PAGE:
I am grateful to all the persons who in different ways inspired and encouraged me in this endeavor. In particular, I would like to express my sincere thanks to Dr. T.R.S. Sharma, Mr. Keki N. Daruwala and Madhu Sahni, a friend and colleague at JNU, for their valuable. comments on the manuscript contained 'in Part; II of the volume To Dr. Prabhat Mittal, a special thank you for helping me with the preparation of the kinship chart and to Pastor Lyndan Syiem for his help in editing the essay on Christianity. I would also like to thank Dr. Debarshi Sen for the care and patience with which he handled the back-and-forth travel of the manuscript between Shimla and JNU, and to the anonymous editor at the Institute for straightening up my commas and full stops. My sincere thanks also go to Mr Ajay Gupta of 3 A Graphics for the kindness with which he met my requests for last minute changes in the manuscript.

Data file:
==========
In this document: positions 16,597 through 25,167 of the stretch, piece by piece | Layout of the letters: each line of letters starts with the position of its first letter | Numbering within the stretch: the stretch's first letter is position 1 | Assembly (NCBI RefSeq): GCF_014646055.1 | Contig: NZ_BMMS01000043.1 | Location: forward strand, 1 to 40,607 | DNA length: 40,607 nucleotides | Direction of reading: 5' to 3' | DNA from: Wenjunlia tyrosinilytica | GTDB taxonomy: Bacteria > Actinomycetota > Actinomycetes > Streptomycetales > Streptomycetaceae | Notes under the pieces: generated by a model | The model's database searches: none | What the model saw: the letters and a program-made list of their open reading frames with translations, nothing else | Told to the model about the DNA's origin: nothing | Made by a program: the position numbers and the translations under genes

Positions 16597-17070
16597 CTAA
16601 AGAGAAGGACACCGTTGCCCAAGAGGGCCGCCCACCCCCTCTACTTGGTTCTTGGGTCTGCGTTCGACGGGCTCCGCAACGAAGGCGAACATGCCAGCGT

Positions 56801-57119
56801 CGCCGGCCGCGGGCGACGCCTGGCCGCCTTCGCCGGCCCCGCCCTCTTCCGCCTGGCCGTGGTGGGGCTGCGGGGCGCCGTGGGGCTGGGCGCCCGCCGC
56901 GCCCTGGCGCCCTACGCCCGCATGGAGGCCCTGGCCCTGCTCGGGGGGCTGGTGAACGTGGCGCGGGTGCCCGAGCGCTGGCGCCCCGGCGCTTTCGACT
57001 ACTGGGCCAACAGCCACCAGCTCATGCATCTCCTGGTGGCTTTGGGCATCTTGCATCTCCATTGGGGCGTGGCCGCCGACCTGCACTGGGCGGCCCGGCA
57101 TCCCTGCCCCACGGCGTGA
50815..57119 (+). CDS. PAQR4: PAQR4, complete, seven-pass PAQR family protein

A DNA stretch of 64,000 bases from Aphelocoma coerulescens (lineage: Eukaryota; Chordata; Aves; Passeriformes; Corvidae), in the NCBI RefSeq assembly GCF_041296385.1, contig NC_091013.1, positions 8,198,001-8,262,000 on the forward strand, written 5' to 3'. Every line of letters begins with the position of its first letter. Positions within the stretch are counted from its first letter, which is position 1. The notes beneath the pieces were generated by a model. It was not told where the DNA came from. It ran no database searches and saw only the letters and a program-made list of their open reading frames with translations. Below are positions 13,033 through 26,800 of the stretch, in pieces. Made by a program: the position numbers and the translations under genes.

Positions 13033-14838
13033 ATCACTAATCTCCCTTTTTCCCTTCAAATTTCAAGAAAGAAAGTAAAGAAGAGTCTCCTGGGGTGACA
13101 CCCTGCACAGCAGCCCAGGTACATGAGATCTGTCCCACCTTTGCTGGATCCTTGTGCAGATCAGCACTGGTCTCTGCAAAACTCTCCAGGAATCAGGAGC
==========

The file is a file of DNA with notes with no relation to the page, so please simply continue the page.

To my family, Vijay, Natasha and Vivek, I thank you all for your readiness, as always, to act as my sounding board when doubts clouded my mind and for supportively putting up with the neglect on the domestic front.
Last and most importantly, I express my deep gratitude to the Indian Institute of Advanced Study for giving me the opportunity to put together the essays and verses in this volume and to Jawaharlal Nehru University, my parent institution, for providing me the intellectual space to experiment with a genre of writing that is strictly outside the boundary of my discipline.
Needless to say, none of the persons or institutions mentioned above is accountable for the views and/or limitations contained in this book, for which I alone am responsible.
I dedicate this collection to the young people from the North East studying and working in Delhi, in interaction with whom I was able to re-live and re-experience the angst and trauma that they and many of their families go through.